Every startup knows the thrill of landing a big client or seeing sales soar. But what about the times when money’s a bit tight?

Poor cashflow management is one of the leading reasons why startups fail, but there are proactive steps you can take to avoid becoming one of the statistics.

Let’s explore why this is, and how you can keep your business cashflow positive.

Why is cashflow so vital?

Cashflow is essentially the heartbeat of your startup, ensuring everything moves and functions fluidly.

Let’s explore its importance.

Cashflow vs profit

Profit, the money you have after deducting expenses from revenues, is undeniably important.

But, profits on books don’t always reflect in your bank account. For instance, if customers delay payments, your actual cash could be much less than your recorded profit.

This is where the true essence of cashflow comes in – it indicates the real-time money available, ensuring you can meet expenses.

Ensuring operations run smoothly

With a consistent cashflow, you can settle bills, manage payrolls, and cover rents promptly, ensuring no operational delay.

Moreover, robust cashflow means you’ll have money available when needed, e.g. to pay for equipment, contract for jobs and services, or cover emergency expenses.

What happens when cashflow is overlooked?

So, what happens when cashflow is ignored? In 2023, one survey found that 88% of businesses that went under did so as they didn’t look after their cashflows, which is one of the chief death knells for budding startups.

Operational hiccups

  • Delayed payments: Inconsistent cashflow can lead to late payments to staff or suppliers, causing potential disruption in delivering services or products.
  • Supply chain disruptions: A break in your supply chain might occur if suppliers aren’t paid on time, leading to operational delays and potential revenue loss.

Growth limitations

Your ambitions to expand can be severely constrained without adequate cash.
Whether launching a new product line, hiring more talent, or upping your marketing spend, all require capital, which stems from healthy cashflow.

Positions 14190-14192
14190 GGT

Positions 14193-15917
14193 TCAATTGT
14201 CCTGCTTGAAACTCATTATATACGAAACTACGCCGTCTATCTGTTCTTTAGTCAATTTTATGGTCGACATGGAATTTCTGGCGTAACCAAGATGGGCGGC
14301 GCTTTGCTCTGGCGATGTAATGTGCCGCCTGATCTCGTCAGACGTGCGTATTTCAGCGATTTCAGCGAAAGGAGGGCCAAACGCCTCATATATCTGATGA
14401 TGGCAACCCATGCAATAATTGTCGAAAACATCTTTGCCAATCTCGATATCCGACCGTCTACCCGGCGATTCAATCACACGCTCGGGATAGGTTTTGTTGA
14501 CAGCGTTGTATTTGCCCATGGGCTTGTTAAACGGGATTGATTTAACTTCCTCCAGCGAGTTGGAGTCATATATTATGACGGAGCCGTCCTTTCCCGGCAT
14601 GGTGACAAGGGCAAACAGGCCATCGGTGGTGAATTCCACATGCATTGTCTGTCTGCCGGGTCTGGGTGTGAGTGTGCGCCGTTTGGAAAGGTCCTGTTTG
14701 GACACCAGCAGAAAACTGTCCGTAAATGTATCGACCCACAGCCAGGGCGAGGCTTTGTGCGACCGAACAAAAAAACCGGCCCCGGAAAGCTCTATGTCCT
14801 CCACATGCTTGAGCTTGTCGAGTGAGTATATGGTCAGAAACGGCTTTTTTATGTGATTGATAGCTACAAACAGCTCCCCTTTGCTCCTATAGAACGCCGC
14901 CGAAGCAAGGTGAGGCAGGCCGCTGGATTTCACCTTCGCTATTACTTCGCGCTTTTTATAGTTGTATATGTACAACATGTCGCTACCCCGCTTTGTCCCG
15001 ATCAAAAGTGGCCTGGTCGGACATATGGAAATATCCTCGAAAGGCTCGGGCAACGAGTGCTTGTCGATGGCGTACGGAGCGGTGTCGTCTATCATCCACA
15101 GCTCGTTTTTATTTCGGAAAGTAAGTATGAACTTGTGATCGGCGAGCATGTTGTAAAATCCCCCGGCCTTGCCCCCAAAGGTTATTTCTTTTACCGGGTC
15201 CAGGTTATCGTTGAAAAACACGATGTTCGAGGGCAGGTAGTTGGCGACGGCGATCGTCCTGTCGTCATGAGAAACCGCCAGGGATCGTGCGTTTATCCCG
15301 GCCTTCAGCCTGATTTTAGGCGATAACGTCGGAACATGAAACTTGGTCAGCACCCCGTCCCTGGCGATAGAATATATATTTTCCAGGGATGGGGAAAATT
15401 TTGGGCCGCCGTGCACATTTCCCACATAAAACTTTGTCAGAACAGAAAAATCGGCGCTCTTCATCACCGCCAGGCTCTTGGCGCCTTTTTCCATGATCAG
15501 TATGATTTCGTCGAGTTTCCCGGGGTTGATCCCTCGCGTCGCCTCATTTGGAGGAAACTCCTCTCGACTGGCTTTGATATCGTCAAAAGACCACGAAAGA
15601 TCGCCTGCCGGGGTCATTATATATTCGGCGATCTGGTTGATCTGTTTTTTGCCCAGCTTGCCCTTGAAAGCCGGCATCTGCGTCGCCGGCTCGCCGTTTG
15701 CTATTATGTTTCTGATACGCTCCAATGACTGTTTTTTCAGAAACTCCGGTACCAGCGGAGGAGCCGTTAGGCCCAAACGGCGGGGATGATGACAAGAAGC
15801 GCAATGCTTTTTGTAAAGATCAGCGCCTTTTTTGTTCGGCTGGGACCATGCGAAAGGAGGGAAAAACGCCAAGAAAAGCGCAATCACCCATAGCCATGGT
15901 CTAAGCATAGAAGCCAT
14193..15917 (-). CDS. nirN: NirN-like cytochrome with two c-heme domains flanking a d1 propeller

Reputational damage

  • Payment lags: Regularly delaying payments might tarnish your reputation. Over time, suppliers might demand advance payments, or clients might start second-guessing your financial stability.
  • Eroding stakeholder confidence: Constant cashflow issues can cause stakeholders, including investors and partners, to lose confidence in your venture’s stability.

Loan-related complications

  • Loan approval: Inconsistent cashflow makes securing loans challenging, as lenders seek assurance of regular income for repayments.
  • Unfavourable loan terms: If approved with irregular cashflow, you might get slapped with higher interest rates, making borrowing more expensive.

While profits are essential, ensuring a steady cashflow is pivotal for your startup’s smooth running and growth.

Monitoring your cashflow

Grasping the significance of cashflow is half the battle. Implementing monitoring strategies to ensure you’re always in control is the other half.

Regular checks are a must

Consistently keeping tabs on your cashflow is paramount.

  • Weekly or monthly reviews: Depending on the nature and scale of your business, determine whether a weekly or monthly review works best. Regular checks mean fewer surprises and more control.
  • Real-time reporting tools: Leverage modern accounting and financial software with real-time updates. This way, you can instantly see the effects of a big sale or an unexpected expense.

The power of forecasting

Understanding what lies ahead can save you from potential pitfalls.

  • Assess upcoming expenses: This isn’t just about regular bills. Factor in planned investments, expansion efforts, and seasonal changes.
  • Project incoming cash: Consider contracts in the pipeline, expected sales, and other revenue sources. Comparing projected inflows against outflows will help highlight any potential shortfalls.

Maintaining a lean operation

For startups, every penny counts.

  • Prioritise spending: When it comes to business spending, ask yourself, “Is this purchase going to help generate more revenue or enhance operational efficiency?”
  • Regular expense audits: At regular intervals, review all your expenditures. Can any costs be cut? Are there more cost-effective solutions or vendors?

Safety net: building a cash reserve

Unexpected situations are inevitable in business.

  • Emergency fund: Just as individuals should have rainy day funds, businesses need a safety buffer, too. It’s your go-to resource when faced with sudden financial challenges.
  • Determine reserve size: The ideal reserve size varies depending on your business type. Some might be comfortable with a month’s worth of expenses, while others might want a cushion for a quarter or more.

Need a helping hand?

Cashflow management doesn’t always come as second nature, especially when you’re juggling countless other startup tasks. But remember, you don’t have to go it alone.

With expert help, startups can fine-tune their cashflows and optimise towards success and growth.

If you’re serious about securing your startup’s future, getting expert advice on cashflow management is a game-changer.

Contact us for cashflow management advice.